There has been a general population increase of large mammal species over the last three decades.
This is according to the 2021 census of large mammals in the Maasai Mara ecosystem that revealed that the landscape still hosts a wide diversity of wildlife.
The report which was published in May 2022 by the Wildlife Research and Training Institute (WRTI) and the Kenya Wildlife Service (KWS) with the support of WWF-Kenya noted that 83.7 per cent of the wildlife lives outside of protected areas in community and private owned lands while only 16.2 per cent live in the Maasai Mara National Reserve.
A total of 17 wildlife species were recorded during the census which was undertaken in May 2021 and covered 12,500 square kilometers.
According to the report which was released in Narok County, the most abundant species were the wildebeest which were 32,281, the common zebras (32,358), buffalos (11,604), Impalas (10,610), Thomson gazelles (8,278), Topi (6,923), Grants gazelles (3,892), elephants (2,595), giraffes (2,109) and the elands (1,280).
Other rare animals which were opportunistically sighted include the rhinos, lesser kudu, wild dogs, klipspringer, cheetah and lions but their numbers were not reported as the aerial census is not the right method to count them.
Speaking on the report, Samson Lenjir, National Elephant Programme Coordinator, WWF-Kenya said that animal census and data sharing are important for scientific research and monitoring the trends to help make policies for wildlife management.
“It is also important to engage communities throughout the process for them to understand and appreciate how the growth of wildlife numbers can translate to prosperity and improvement of their livelihoods. Conservation as a land use must be meaningful and beneficial to people for it to be sustainable,” he averred.
Meanwhile, the census also revealed that different environmentally destructive activities were observed. These include charcoal burning, tree felling and burned areas.
In addition, the report indicates that human footprints such as settlements, livestock, and infrastructural development continue to affect wildlife habitats throughout the Mara ecosystem negatively. The major drivers of habitat loss are land division, improved infrastructure and changes in land use.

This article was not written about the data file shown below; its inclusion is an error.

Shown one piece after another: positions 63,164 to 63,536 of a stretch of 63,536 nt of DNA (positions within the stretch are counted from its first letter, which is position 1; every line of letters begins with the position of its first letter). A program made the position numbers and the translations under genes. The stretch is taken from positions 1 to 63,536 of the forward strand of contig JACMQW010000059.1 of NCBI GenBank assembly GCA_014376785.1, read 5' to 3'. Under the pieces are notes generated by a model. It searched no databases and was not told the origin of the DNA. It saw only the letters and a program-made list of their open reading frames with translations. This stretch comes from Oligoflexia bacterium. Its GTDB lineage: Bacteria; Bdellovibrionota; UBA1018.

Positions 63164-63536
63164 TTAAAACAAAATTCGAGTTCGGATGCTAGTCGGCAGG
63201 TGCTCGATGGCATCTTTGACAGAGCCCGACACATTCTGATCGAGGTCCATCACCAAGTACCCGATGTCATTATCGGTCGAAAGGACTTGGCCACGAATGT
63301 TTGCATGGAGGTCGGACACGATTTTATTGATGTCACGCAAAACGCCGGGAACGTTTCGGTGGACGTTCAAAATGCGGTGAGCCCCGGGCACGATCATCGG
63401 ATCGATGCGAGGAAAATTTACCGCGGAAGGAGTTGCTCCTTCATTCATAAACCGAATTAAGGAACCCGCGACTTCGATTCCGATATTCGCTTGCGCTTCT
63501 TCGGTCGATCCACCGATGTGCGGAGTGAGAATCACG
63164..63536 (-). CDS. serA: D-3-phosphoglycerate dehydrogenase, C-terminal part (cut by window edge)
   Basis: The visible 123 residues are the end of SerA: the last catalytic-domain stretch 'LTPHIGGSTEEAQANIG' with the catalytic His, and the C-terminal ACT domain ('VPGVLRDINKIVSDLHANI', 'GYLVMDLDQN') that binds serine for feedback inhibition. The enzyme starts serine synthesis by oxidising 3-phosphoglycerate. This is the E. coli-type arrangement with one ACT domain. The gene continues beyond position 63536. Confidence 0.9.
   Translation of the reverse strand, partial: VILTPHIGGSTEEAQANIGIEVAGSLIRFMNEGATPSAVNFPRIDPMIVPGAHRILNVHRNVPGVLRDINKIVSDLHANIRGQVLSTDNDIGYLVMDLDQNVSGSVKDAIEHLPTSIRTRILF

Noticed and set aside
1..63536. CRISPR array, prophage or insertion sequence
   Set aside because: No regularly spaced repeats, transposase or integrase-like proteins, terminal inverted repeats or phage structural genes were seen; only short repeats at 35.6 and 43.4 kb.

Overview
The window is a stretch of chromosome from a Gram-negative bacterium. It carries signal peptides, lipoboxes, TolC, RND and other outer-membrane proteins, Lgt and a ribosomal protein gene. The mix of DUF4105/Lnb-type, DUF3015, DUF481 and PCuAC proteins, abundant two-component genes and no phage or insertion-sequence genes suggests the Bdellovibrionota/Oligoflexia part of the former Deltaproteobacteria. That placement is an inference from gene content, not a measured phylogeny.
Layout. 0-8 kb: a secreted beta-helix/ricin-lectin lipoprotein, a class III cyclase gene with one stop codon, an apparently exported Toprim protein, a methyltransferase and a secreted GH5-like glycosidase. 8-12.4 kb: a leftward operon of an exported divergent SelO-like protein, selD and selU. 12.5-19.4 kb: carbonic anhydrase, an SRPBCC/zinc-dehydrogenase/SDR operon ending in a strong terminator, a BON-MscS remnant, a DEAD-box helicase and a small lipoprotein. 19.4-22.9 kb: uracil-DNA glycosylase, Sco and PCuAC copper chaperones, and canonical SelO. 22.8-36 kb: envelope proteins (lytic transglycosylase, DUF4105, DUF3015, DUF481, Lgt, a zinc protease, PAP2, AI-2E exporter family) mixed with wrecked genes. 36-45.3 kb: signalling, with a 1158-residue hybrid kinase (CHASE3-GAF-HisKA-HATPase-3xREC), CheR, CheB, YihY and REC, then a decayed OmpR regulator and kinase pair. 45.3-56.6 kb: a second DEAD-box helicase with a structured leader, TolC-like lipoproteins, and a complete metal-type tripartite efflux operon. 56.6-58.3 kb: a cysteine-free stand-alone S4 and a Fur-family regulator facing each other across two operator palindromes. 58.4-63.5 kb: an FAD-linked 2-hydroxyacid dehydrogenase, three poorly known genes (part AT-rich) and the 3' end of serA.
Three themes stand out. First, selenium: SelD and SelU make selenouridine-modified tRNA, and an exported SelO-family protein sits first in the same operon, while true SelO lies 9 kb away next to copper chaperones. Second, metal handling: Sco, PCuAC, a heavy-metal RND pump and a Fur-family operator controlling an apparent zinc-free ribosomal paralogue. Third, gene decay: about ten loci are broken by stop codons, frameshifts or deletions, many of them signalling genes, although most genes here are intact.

Further, it was noted that various human activities have gravely affected habitat connectivity between the conservancies and to a more considerable extent to the critical areas such as Mosiro and Loita Forest.
“The wildlife animal corridors between Naboisho and Siana, Olkinyei and Olarro have disappeared and are currently made worse by new permanent homes along the new tarmacked Narok-Sekenani road,” read the report in part.
On human-wildlife conflict, Captain Robert Obrien, KWS Senior Assistant Director, Community Relations and Outreach Division said that the Ministry of Wildlife, Tourism and Heritage is set to launch the National Human-Wildlife Coexistence Strategy that will address the issues of compensation, and provide elaborate mitigation strategies for dealing with human-wildlife co-existence.
“We’re working with the county wardens to specifically tackle the issue of wildlife corridors in their respective county spatial plans. When this is addressed, this issue will be reduced. More importantly, partners in all wildlife ecosystems must work together in sharing research information for the better management of wildlife and their habitats,” he said.
Based on the results of the aerial census, WRTI and the KWS recommended that transboundary wildlife monitoring and census between Kenya and Tanzania be harmonised to get a more accurate status of wildlife in the entire ecosystem.
In addition, it was recommended that key habitat linkages and migratory pathways be secured and maintained by strengthening the institutional framework involvement.
The stakeholders’ dissemination meeting was attended by the Narok County Government, Kenya Wildlife Service, Wildlife Research and Training Institute, Kenya Wildlife Trust, and Maasai Mara Wildlife Conservancies Association.